would be only one part in a million (106). Needs for
other transmitting services are hardly any greater; only the tracking
of satellites and pure science require this extreme accuracy.
It is to be noted that a spectacular increase in accuracy resulted
from the introduction of the use of a cesium atomic standard. The
cesium atoms give a resonance which corresponds to a Q of about
100 to 1000 million, which exceeds that obtainable from quartz crystals
and is far in excess of that obtainable from inductors and capacitors.
Also, the cesium standard is far less vulnerable to environmental
effects such as changes in temperature. At present, NBS and many
other laboratories are continually improving atomic standards and
investigating other types, such as the hydrogen maser, which many
people feel is superior to the cesium standard. It is amusing to
note that the quartz-controlled oscillator has passed from something
which was avante garde for a primary standard to something which
is a consumer item, as contained in walkie-talkies that can be purchased
at many corner drugstores.
Unfortunately, the accuracy of the signal from WWV as received at
some distant point, typically 1,000 miles away, is considerably
poorer than that of the transmitted signal. This is indicated by
the dashed curve in Fig. 1. This deterioration of accuracy is due
to Doppler shifts resulting from motion of the ionosphere. The horizontal
slope of the latter portion of this curve indicates that the accuracy
of the received signals is ultimately limited by this effect. For
distant users the present frequency control of the station is far
better than it need be.
The NBS cesium beam atomic frequency standard NBS-with C. J.
Snider (left) and D.J. Glaze, W0YVZ
Howard E. Michel, Jr., K0BPY, checks the standing wave ratio
of the 15 MHz transmitter before turning on the power of the
10 kw. transmitter connected to the dummy load equipment shown
On the other hand, there are special
users who require these high accuracies, and many of them are located
at large distances. To satisfy their needs, other methods had to
be sought. One method is to use radio stations with much lower frequencies,
where propagation errors are far less serious. This approach led
to the establishment of WWVB and WWVL. Another approach is physically
to carry high-quality quartz clocks and small atomic clocks from
NBS and other reference laboratories to field sites. NBS and other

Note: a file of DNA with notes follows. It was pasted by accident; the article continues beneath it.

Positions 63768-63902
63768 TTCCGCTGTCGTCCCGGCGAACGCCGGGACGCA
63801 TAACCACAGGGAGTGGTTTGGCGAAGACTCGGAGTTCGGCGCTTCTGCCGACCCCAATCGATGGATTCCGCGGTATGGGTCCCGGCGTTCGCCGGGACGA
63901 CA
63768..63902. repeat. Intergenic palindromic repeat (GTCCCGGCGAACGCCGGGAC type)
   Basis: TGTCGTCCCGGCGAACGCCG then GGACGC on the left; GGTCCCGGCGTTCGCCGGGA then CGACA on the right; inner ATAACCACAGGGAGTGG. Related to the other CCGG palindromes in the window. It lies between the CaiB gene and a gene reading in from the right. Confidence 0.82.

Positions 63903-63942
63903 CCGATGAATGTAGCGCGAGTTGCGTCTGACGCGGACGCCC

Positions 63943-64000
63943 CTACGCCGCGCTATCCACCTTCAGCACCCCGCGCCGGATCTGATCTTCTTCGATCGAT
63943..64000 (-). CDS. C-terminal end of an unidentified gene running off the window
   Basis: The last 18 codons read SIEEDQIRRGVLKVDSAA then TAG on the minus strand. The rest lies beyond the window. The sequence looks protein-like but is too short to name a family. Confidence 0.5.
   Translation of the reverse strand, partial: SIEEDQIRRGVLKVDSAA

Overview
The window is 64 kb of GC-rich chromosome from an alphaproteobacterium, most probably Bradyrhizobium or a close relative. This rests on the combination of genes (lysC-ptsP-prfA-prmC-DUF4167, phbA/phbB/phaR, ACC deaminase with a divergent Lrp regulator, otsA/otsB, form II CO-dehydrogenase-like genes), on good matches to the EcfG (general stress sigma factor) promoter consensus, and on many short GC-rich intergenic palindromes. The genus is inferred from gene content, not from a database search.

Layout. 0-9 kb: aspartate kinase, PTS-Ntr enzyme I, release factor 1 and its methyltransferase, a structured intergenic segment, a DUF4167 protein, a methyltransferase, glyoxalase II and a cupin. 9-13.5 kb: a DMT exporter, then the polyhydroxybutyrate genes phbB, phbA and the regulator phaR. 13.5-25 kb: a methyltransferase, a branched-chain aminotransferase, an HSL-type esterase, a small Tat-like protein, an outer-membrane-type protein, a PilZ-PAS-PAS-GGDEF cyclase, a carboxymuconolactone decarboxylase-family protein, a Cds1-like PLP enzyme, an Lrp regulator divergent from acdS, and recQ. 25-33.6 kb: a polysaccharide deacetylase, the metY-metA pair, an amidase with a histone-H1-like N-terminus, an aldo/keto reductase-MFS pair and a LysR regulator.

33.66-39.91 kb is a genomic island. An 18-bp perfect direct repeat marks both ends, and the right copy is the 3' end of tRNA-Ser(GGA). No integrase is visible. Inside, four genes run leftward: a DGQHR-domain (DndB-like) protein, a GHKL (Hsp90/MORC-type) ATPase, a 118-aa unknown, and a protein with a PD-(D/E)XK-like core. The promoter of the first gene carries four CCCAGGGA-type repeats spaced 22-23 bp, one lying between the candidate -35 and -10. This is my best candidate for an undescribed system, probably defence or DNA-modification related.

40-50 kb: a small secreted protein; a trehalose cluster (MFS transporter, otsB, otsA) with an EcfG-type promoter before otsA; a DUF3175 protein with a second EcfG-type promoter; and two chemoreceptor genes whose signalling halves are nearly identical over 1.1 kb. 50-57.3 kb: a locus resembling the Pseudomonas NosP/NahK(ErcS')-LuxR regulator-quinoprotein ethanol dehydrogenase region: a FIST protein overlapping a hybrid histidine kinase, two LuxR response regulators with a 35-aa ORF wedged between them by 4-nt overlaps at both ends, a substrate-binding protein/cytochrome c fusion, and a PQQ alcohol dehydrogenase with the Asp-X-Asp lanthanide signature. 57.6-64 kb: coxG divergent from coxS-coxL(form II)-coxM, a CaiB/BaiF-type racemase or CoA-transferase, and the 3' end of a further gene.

organizations are presently engaged in such an activity on a limited
The establishment of WWVB and WWVL was indirectly
assisted by the move of the principal radio work and some of the
low temperature work of NBS from Washington to new laboratories
at Boulder, Colorado, the home of the University of Colorado, during
1951-1954. At about that time the standards work and propagation
work were separated organizationally into the Radio Standards Laboratory
(RSL) and the Central Radio Propagation Laboratory (CRPL).3
A principal purpose of the move was to provide access to
better sites for propagation studies, and in due time experimental
standard-frequency transmissions with low power were commenced on
60 kHz from the Boulder site and on 20 kHz with an antenna strung
across Sunset Canyon, a few miles to the west. It was shown that
propagation errors at distances up to 2,000 miles were negligible
at 60 kHz. The 20-kHz transmission gives poorer accuracy at these
distances, but at distances above 2,000 miles its errors are less
than those of 60 kHz. However, should the accuracy of the frequency
standards improve by another factor of 10 greater than they are
today, it is almost certain that propagation errors at these two
frequencies will tend to limit the accuracy of the received signals,
and the carrying of clocks will play an even more important role.
As the result of the success of this experimental work, the
present stations WWVB and WWVL were constructed on a site approximately
seven miles north of Fort Collins, Colorado, which is known as the
home of Colorado State University. NASA provided the funds and sponsored
the WWVL facility, and is the main potential user of its signals
for synchronizing distant satellite stations. This site provided
a large area of flat land of very high conductivity, which aided
in improving the antenna efficiencies at these lower frequencies.
Also, it was far enough away from Boulder (56 miles) to avoid serious
interference to propagation studies from the high-powered transmitters.
The question arises: Why was it necessary to rebuild WWV if
these lower frequency transmissions give greater accuracy? The answer
is that it is a matter of convenience. This article is concerned
with WWV, and it would be inappropriate to give a long discussion
of the details of the construction of WWVB and WWVL and the methods
of using their signals. It suffices to say that most commonly-available
receivers cannot receive them at all, and if their signals are to
be fully utilized, special and rather expensive receivers are required.
The users who need the full accuracy, such as NASA, are very important
but are few in number, and are of a type that usually can afford
these special receivers. On the other hand, WWV and WWVH can be
received on sets which are generally available either without modification